"Serena is the No. 1 player in the world. She's possibly the greatest player of all time. Sloane is Sloane. You know, she's making her own name. She's top 20 in the world for a reason," Hampton said. "They're both great players, both great competitors."
Hampton's blase summation of a Williams-Stephens matchup: "I don't really make too much of it."
She might be the only one.
"It's something," Stephens said, "I think everyone is looking forward to."
And why not? Williams is 32, seeded No. 1, and owns 16 major titles. Stephens is 20, seeded 15th, and already carrying the label of "Next Big Thing" in American tennis. Not only that, but Stephens surprisingly won their Australian Open quarterfinal in January, one of only four losses in 67 matches for Williams in 2013 (Victoria Azarenka beat her twice, and Sabine Lisicki once). Oh, and then there's this: Stephens found herself in a bit of a brouhaha this year over less-than-flattering comments she made to a reporter about Williams.
"That's all old news now, and we've moved on. We're fine, so I think that's all that matters," Stephens said Friday.
Asked about her relationship with Williams, Stephens replied: "Obviously, we're co-workers. We're Fed Cup teammates. But other than that, everything else is private. It's fine."
They've played twice in the past — both in January, both on hard courts, both in the quarterfinals. Williams won 6-4, 6-3 at the Brisbane International. Three weeks later, Stephens came back for a 3-6, 7-5, 6-4 victory in Melbourne, where Williams was dealing with an injury.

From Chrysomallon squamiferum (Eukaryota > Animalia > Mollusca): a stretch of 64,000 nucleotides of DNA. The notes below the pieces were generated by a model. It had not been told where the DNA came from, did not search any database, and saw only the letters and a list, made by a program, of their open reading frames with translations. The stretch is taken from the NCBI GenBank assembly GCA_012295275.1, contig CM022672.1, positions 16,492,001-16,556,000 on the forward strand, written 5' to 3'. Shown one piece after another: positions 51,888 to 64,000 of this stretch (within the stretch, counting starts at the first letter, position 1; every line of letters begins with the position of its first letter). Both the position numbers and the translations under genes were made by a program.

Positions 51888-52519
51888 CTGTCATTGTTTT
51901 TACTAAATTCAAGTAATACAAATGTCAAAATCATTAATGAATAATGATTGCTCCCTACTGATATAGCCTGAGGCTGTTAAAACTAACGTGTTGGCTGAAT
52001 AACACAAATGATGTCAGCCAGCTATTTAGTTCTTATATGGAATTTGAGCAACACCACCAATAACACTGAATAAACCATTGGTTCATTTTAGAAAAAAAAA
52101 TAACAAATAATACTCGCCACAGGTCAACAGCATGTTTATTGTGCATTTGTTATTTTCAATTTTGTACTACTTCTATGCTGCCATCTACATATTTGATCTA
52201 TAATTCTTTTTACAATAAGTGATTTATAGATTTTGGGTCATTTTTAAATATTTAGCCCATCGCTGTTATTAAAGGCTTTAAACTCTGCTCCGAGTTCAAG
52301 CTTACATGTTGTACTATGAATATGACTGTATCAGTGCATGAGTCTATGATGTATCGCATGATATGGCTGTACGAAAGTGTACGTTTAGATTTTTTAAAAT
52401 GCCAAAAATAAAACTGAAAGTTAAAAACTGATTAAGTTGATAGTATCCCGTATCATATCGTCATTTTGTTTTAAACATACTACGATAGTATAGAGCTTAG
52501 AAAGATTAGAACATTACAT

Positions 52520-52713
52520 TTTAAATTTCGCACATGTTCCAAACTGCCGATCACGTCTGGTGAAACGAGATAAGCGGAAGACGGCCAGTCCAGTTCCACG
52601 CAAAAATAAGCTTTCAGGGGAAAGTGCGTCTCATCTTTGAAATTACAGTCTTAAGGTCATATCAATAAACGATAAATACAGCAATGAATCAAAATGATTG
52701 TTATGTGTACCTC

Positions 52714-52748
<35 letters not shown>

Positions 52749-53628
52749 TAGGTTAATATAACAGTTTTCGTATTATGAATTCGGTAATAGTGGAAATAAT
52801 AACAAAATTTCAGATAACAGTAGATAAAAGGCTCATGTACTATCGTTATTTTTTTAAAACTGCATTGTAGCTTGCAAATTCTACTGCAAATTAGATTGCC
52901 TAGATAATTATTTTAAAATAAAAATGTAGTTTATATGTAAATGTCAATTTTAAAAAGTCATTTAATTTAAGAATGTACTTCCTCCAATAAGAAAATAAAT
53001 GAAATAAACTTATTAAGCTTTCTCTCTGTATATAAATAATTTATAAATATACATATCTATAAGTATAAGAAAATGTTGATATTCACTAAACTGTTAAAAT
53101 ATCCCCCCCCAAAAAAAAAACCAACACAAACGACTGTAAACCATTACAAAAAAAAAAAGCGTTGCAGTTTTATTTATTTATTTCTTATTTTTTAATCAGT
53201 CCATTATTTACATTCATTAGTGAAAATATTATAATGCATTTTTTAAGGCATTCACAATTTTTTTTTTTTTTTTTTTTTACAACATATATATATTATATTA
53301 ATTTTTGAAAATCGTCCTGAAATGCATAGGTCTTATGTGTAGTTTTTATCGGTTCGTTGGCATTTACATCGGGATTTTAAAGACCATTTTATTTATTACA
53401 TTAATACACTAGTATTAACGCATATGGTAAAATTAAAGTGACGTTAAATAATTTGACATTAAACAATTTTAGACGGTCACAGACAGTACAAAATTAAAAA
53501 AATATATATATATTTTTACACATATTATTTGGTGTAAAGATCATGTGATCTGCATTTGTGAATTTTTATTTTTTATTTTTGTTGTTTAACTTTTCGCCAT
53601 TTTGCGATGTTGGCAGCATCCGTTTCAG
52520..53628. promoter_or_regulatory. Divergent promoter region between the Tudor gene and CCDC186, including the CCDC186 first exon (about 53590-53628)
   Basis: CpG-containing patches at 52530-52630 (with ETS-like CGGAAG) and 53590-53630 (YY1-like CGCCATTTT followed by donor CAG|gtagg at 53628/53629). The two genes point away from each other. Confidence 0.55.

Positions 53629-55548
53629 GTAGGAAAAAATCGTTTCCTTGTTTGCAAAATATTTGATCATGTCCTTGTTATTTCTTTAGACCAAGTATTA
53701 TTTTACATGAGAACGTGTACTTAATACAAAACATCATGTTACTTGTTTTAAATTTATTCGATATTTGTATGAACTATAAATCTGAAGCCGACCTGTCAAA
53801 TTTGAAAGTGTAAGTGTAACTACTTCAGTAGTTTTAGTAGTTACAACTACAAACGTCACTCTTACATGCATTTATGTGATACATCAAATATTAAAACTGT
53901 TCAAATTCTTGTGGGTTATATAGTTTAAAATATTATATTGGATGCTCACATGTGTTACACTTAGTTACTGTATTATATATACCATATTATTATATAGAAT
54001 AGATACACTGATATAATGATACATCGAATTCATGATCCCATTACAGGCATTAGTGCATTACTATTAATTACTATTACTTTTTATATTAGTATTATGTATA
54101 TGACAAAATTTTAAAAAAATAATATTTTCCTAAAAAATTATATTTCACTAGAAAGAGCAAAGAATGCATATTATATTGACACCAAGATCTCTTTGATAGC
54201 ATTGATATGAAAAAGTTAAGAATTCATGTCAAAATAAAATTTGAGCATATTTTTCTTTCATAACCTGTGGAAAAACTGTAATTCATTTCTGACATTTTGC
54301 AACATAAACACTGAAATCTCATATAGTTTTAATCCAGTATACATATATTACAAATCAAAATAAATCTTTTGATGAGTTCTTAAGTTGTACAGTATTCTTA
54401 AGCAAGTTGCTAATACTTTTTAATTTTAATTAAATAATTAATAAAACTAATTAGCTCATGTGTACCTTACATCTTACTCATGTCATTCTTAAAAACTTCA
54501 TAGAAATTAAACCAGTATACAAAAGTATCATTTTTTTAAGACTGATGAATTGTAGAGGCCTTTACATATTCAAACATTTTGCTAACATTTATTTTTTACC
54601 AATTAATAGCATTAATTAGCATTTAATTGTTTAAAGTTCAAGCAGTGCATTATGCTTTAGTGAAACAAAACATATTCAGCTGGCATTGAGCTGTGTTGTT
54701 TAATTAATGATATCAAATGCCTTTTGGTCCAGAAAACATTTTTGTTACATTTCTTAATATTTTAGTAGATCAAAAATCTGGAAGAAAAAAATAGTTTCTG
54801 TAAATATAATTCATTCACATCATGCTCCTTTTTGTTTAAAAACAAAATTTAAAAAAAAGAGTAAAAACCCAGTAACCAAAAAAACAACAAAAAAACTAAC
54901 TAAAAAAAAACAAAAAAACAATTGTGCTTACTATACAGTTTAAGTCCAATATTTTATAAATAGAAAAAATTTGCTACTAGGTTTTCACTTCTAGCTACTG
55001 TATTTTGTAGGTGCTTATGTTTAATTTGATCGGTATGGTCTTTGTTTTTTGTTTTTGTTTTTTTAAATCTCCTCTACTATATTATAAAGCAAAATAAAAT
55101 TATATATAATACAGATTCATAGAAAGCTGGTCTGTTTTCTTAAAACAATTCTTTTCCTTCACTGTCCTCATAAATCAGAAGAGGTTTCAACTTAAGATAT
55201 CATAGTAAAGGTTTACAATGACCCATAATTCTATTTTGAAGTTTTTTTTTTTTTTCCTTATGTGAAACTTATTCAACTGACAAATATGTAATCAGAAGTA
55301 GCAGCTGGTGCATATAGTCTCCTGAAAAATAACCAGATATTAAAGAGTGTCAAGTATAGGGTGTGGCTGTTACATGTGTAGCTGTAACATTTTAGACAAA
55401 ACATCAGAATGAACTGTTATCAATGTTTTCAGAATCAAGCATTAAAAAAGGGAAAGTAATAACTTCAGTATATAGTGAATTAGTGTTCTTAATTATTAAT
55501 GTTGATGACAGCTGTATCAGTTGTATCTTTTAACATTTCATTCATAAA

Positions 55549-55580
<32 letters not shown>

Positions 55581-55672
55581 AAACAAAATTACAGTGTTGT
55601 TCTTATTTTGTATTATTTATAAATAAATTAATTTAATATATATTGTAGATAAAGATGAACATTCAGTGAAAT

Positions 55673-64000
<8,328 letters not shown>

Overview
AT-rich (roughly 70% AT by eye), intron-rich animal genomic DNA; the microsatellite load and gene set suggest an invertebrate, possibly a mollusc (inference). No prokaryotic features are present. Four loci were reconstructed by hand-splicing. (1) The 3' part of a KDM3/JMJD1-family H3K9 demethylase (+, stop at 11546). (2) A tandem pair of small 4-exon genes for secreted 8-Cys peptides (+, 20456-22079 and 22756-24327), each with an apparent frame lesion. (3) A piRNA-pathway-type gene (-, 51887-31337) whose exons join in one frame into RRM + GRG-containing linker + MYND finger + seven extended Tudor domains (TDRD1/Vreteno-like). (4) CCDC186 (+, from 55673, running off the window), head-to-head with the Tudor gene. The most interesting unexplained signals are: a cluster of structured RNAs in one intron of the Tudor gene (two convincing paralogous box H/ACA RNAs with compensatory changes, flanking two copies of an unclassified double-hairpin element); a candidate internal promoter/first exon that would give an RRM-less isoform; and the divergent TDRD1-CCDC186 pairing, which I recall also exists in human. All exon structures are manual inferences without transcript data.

"She's very aggressive. She stays on top you of you. Doesn't give you any room to breathe. She's intense. She knows what she wants to do out there. That's why she's No. 1," Stephens said.
Thinking back to their previous matches, Stephens added: "It was very important for me the first time to just even get out there and be like, 'OK, it's not as scary as I thought it would be.' I think being able to have played her a couple times before, I'm excited to get back out there."
Williams probably is, too, given the way she responds to disappointments such as her Australian Open loss. Since a first-round exit at last year's French Open, Williams has won 94 of 99 matches and earned 13 titles, including at three of the past five Grand Slam tournaments.
"It's going to be tough. Sloane's playing so well," Williams said. "Regardless, there's definitely going to be an American in the quarterfinals."
Her match against Shvedova began at nearly midnight because it followed 2001 champion Lleyton Hewitt's stirring 6-4, 5-7, 3-6, 7-6 (2), 6-1 comeback victory over 2009 winner Juan Martin del Potro, which lasted more than four hours.